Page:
Jubilee in the Syriac Church - Karyo Hliso
Yusuf Begtas:

Jubilee in the Syriac Church

Malfono Yusuf Beğtaş
Jubilee in the Syriac Church

The Meaning of a Jubilee

In the Syriac Church, when we celebrate a life of service done in a spirit of devotion by a servant who identifies with those whom he serves, we call it a jubilee. This is an indication of the community’s approval of the life-long labor of one of their own. It is an occasion for refreshing our memories of that labor.  To offer a jubilee for zealous ministry is an ancient tradition from the first centuries. It aims to increase motivation and responsibility. This tradition calls those whom it honors to devote themselves to continue in their values and virtues. The roots of it extend back to the Old Testament. 

It is a mark of wisdom to recognize sweat poured out and to acknowledge the value of service. However good it feels to be understood and approved; approval also loads one up with new responsibility. The approval we give to a man who has discovered his spiritual self, found himself, and grasped life’s goal and purpose, imbues him with both responsibility and motivation. This approach is one reason that our accomplished ministers continue in their values with full vitality. This approach is important to the life of both the Church and society. Sincere approval is useful both to those who receive it and to those who give it. It, just as much as well-intentioned and constructive criticism, is necessary for personal growth and social maturity. As the ancient adage says, “Not only does the thirsty seek for water, but also water looks for dry lips it can refresh.”

Abuna Emanuel’s Pastoral Work

Together with a two-year period under spiritual guidance, Abuna Khori Emanuel Aydin has offered a fifty-year-long ministry to the church in Vienna, Austria. The request for me to write in honor of his jubilee, for reasons beyond my control, plunged me into thought. I vacillated because I have always lived in the Motherland.   What can I write about a distant land? For a long time now the prospect of writing about any human being and developing thoughts about an individual, has made me think again. In fact, it scares me. It drives me to wavering hesitation. Especially if the one I am to write about has become a public figure with a capacity to represent a culture, who is a master of hearts, and bears a spiritual (ordained minister’s) persona, then the task becomes much more difficult. But when I saw Abuna’s mission-filled success story, the energy and labor he spent during his own history in church ministry—when I tried to understand it all—the resolution, discipline, industry, and productivity that I found in him banished hesitation from my mind. I felt truly motivated. And so, I decided to write down my feelings.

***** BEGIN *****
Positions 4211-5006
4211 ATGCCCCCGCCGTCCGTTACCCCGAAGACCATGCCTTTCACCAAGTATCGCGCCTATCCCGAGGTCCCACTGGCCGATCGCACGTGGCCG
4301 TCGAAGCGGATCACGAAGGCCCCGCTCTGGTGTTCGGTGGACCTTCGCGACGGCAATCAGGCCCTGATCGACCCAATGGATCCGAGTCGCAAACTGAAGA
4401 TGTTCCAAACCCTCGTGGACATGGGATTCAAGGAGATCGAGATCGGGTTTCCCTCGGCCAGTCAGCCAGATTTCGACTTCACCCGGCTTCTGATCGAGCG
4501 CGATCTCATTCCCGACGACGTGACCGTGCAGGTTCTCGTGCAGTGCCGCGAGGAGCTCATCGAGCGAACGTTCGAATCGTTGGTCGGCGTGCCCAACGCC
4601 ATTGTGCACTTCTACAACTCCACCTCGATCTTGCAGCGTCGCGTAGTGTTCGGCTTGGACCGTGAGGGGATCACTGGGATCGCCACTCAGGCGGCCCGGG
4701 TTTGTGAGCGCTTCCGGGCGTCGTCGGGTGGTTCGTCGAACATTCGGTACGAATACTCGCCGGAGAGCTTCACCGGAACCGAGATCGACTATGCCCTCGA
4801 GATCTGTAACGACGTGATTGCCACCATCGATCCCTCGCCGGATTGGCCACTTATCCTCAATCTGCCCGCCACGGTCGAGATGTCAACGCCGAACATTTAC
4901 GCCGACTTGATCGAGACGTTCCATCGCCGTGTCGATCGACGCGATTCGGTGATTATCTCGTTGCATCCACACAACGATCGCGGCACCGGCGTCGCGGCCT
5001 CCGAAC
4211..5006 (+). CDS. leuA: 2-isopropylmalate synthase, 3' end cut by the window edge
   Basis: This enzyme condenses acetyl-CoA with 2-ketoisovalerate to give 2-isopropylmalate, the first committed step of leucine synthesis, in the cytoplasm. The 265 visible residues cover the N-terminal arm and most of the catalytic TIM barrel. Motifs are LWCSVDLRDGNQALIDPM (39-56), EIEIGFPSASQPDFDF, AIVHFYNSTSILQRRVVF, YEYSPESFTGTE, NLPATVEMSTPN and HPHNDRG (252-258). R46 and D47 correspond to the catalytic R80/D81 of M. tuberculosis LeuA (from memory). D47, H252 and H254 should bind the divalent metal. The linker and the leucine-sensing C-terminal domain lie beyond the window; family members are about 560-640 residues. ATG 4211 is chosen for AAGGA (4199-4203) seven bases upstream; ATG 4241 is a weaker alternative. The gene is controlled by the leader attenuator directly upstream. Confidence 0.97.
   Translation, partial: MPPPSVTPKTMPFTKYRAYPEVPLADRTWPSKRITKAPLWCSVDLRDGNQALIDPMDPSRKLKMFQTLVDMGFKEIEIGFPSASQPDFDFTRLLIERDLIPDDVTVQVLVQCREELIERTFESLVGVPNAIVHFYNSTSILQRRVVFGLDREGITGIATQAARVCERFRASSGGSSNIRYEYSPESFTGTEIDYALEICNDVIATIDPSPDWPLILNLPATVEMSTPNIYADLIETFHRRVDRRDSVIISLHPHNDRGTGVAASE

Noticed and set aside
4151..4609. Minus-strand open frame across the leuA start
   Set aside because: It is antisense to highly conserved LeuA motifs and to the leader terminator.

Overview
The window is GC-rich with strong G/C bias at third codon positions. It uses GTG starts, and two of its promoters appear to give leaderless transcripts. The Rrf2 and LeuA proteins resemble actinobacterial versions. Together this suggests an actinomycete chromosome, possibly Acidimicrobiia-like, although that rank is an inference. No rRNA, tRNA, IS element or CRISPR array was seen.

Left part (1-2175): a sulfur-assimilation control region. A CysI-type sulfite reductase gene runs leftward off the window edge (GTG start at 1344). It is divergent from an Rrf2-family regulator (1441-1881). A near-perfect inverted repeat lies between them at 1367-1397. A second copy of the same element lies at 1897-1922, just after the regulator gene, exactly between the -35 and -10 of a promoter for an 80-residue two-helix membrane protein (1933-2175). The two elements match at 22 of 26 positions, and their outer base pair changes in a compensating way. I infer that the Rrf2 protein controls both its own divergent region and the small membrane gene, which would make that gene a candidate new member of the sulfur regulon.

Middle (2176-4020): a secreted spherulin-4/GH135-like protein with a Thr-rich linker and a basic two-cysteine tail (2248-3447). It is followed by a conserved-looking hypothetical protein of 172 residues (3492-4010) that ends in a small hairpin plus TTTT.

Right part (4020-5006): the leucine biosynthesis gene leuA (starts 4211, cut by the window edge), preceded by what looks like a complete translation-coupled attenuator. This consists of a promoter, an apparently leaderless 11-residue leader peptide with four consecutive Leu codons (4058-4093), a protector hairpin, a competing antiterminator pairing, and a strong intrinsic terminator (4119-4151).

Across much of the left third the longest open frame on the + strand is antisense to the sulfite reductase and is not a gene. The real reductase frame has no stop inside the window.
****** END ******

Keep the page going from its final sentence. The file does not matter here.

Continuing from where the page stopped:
I must say, for me to write a portion of—to contribute to—a book to be published for the fiftieth anniversary jubilee of a spiritual minister of such distinction, is a cause of great honor. This jubilee is endowed with original and meaningful qualities that carry the years of labor, worthy of approval, and bear the reflections of their light as far as our times.  I congratulate everyone from my heart who experiences this jubilee and the joy of it.  I offer thanks to the value-acknowledging awareness that forms the backdrop to it. My desire and expectation are that this jubilee will give hope and life, and will be a cause for strong, healthy, and permanent developments.

The value and honor of an aware and sagacious person is in direct proportion, not to what he consumes, but to what he produces. To offer a contribution to the life of the Church and to add positive value is a spiritual person’s (an ordained minister’s) reason for being. In the Syriac tradition, service to a human being, or to society, is a method for reaching divine realities. So, those who possess this vision slip out of self-attenuating approaches, and endeavor to serve and form the future according to rational requirements. Abuna Khori Emanuel’s socio-cultural relationships which he developed with sister churches in Austria, and with the society there, and in this connection his multi-dimensional ministries, his 14 books, his various articles and sermons, rise above all manner of approval. As I show below, the awards and marks of approval he received from the Austrian State demonstrate the social echoes of this poignant ministry.